The language spoken by the descendants of Bounty mutineers on Norfolk Island has been recognized by UNESCO as both unique and endangered. The language derives from "Pitkern," itself based on the 18th-century English spoken by Bounty crewmen and the Tahitian spoken by their island brides.
To outsiders the creole, known as Norfuk, is almost incomprehensible, although pronouncing words slowly helps untangle their meaning. "Daad'wieh" means "that's the way" and "daaset" is "that's it".
Other words are from archaic English: "food" translates as "wattles", derived from "victuals". The word "children" has morphed into "sillen".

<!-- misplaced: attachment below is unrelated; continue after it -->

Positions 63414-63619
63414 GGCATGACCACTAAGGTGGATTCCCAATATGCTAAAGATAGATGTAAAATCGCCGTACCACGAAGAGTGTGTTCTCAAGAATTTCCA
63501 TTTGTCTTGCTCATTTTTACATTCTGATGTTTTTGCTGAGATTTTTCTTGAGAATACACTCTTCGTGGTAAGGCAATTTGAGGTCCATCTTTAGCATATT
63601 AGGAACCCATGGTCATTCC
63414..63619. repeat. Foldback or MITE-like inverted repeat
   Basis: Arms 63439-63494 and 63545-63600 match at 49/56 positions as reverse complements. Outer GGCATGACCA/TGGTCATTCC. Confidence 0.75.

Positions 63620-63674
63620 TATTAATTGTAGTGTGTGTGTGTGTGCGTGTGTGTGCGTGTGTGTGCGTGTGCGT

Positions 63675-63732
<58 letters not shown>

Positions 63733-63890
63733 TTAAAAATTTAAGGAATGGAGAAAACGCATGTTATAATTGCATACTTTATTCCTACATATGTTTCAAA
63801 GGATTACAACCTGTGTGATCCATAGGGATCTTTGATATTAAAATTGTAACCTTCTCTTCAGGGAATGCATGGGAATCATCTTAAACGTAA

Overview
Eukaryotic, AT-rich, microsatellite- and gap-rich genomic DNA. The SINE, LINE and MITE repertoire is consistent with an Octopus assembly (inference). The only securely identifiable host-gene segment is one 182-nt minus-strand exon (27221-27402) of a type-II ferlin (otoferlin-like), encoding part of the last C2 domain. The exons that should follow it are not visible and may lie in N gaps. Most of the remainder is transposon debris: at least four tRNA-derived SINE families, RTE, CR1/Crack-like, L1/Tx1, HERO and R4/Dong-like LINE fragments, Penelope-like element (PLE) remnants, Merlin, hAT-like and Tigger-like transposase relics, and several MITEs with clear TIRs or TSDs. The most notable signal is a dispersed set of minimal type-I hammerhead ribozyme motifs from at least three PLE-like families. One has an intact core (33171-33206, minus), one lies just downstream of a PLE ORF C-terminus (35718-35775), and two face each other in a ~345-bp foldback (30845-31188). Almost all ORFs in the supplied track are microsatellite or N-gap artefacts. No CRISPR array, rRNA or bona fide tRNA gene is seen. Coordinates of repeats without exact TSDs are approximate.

Alice Buffett, a seventh generation islander who has written a Norfuk text book and dictionary, said the pupils were enjoying learning phrases such as "Whataway yorle?" ("How are you?") and "El duu f'mada" ("They'll do for dumplings"). [Link]If you don't like the dumplings, say "Car do far dorg et." Check out this site to hear the language spoken.